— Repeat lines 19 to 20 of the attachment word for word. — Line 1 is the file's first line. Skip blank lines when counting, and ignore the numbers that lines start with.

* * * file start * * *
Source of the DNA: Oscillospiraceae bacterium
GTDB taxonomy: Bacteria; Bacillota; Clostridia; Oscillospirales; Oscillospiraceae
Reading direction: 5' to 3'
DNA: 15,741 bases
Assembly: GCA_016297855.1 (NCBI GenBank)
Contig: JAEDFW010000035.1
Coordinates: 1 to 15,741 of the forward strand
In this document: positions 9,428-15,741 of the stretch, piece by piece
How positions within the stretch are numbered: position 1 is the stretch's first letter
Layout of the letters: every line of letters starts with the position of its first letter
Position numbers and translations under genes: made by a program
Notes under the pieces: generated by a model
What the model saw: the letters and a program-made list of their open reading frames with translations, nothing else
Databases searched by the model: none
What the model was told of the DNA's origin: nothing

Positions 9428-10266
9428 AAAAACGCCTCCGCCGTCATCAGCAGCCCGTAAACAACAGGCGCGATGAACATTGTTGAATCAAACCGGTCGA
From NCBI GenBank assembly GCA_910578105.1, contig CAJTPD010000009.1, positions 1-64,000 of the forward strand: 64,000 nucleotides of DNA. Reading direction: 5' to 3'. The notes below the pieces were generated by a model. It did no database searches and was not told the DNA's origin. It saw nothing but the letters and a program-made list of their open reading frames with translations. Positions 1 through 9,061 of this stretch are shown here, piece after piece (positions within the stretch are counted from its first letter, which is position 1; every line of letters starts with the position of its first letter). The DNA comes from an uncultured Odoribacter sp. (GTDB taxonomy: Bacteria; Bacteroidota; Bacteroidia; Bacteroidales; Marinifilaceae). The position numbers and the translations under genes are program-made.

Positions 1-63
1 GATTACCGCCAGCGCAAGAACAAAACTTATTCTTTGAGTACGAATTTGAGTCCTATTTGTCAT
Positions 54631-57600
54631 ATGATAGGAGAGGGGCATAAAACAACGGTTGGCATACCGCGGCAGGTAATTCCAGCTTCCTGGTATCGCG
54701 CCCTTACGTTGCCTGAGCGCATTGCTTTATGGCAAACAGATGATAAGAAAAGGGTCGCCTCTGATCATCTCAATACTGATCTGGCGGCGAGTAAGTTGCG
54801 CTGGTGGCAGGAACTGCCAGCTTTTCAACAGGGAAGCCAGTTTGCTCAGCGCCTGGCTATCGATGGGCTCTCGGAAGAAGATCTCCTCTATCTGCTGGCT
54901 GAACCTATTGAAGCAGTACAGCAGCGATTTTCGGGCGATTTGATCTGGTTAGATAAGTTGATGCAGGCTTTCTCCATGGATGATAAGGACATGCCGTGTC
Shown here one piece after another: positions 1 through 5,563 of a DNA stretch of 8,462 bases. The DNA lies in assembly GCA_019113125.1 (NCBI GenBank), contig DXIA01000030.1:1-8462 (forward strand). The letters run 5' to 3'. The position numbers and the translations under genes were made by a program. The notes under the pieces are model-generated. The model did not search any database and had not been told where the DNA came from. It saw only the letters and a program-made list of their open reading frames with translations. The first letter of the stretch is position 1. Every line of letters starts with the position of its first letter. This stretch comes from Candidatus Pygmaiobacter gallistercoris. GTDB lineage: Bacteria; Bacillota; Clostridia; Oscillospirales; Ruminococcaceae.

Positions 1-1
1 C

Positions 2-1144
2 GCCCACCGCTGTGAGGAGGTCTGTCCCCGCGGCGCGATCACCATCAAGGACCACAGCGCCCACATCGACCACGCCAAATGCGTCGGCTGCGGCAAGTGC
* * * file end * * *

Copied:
Positions 1-63
1 GATTACCGCCAGCGCAAGAACAAAACTTATTCTTTGAGTACGAATTTGAGTCCTATTTGTCAT